I just finished reading a news story in the NY Times titled “Frail, Old and Dying, but Their Only Way Out of Prison Is In A Coffin.” It follows reporting by The Marshall Project on the same topic. The bottom line, accurately told by both is this: there are far too many old prisoners who are dying in
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People frequently ask questions about search and seizure, particularly when the search is not conducted pursuant to a warrant. The Constitution prohibits unreasonable searches. A warrantless search is unreasonable unless an exception to the warrant requirement applies. One common exception permits an officer to conduct a limited “pat-down” search of a detained person for weapons. This type of search originated
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The Idaho Supreme Court once again points out the importance of challenging line-up identifications whenever the issue arises. Many people do not understand how common such evidence is, or how often jurors rely on the identification as the basis for their decisions. Eyewitness identification evidence can destroy a defense case with little more effort than announcing the name of the
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We receive daily inquires regarding the expungement of convictions, dismissing convictions, and reducing felony judgments to misdemeanors. Here are the Idaho options for someone who has completed probation. I hope this post helps demystify the procedures.

Withheld judgment:

Idaho generally allows each person one withheld judgment, but not every offense will support a withheld judgment. For example – there are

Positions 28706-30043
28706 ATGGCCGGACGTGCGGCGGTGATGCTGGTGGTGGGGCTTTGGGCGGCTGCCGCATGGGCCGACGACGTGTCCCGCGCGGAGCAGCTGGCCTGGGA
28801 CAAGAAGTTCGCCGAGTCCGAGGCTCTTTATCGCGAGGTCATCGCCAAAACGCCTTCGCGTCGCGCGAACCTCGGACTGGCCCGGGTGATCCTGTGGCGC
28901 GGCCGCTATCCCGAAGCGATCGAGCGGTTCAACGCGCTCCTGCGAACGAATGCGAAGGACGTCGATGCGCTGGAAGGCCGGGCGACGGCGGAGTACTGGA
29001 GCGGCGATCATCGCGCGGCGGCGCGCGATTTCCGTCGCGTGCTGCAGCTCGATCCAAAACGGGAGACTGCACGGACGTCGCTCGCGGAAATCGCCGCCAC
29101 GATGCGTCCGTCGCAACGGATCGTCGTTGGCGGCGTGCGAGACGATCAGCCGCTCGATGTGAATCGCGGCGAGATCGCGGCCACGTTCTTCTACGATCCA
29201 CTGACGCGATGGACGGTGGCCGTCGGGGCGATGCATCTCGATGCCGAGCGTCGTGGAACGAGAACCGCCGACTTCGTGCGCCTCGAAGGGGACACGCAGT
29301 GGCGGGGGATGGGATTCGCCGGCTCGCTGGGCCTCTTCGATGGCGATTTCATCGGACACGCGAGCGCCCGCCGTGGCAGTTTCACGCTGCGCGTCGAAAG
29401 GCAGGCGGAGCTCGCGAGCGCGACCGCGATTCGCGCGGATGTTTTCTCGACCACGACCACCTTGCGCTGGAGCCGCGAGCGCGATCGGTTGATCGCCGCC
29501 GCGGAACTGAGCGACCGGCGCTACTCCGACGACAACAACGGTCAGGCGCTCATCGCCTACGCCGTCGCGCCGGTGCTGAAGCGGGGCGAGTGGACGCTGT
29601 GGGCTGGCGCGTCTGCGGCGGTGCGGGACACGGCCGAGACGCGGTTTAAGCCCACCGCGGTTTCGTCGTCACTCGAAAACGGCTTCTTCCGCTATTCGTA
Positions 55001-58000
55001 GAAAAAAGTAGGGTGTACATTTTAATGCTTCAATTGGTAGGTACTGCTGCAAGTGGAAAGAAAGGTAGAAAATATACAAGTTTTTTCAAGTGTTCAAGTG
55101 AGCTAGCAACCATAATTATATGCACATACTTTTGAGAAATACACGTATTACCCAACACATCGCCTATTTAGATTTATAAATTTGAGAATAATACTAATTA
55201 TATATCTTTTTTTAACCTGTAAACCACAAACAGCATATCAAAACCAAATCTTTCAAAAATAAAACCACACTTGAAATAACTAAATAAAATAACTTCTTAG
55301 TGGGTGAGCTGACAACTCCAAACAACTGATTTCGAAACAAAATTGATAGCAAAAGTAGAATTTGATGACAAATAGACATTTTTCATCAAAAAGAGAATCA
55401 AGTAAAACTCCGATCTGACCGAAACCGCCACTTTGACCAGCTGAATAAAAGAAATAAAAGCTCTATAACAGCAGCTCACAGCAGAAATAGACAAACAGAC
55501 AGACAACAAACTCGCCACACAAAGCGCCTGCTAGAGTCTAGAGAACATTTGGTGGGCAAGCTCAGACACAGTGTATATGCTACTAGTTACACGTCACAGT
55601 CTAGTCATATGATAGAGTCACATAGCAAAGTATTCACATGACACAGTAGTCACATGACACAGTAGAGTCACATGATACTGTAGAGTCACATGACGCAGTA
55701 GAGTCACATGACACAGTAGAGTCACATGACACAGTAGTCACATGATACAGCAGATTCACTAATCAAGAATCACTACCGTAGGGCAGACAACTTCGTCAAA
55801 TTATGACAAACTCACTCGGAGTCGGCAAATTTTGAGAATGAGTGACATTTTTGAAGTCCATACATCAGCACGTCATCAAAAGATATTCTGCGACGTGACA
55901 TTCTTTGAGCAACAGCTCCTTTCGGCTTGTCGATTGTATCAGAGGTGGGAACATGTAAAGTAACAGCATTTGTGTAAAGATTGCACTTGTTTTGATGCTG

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Just how far does the fourth amendment to the United States Constitution go to protect against a warrantless search of an apartment? That question was again considered this week by the First Circuit Court of Appeals in US v. Yoga Almonte-Baeza case in which the petitioner was convicted of drug trafficking crimes and sentenced to 156 months in
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UnknownToday’s question: “What happens if you are arrested and charged with driving under the influence of drugs? Let’s say prescription drugs. What does the prosecutor have to prove to obtain a conviction?” This question comes to me more frequently today than ever before, probably because more and more people who are taking medications prescribed by their doctor seemingly intersect
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The two best words for any criminal defense lawyer and any defendant – NOT GUILTY. Heard them again to day in the case of State vs. April Rice. Ms. Rice was charged with grand theft after she received a check from the County that belonged to the estate of another person. Eight months after it was deposited into an estate
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Oh man, has it really been that long since I last posted on this blog? I feel like I need to go to confession – “Forgive me father for I have sinned, it has been eight months since my last blog post….” But enough about that, instead, let’s start with some success – in the Air Force. Last summer I
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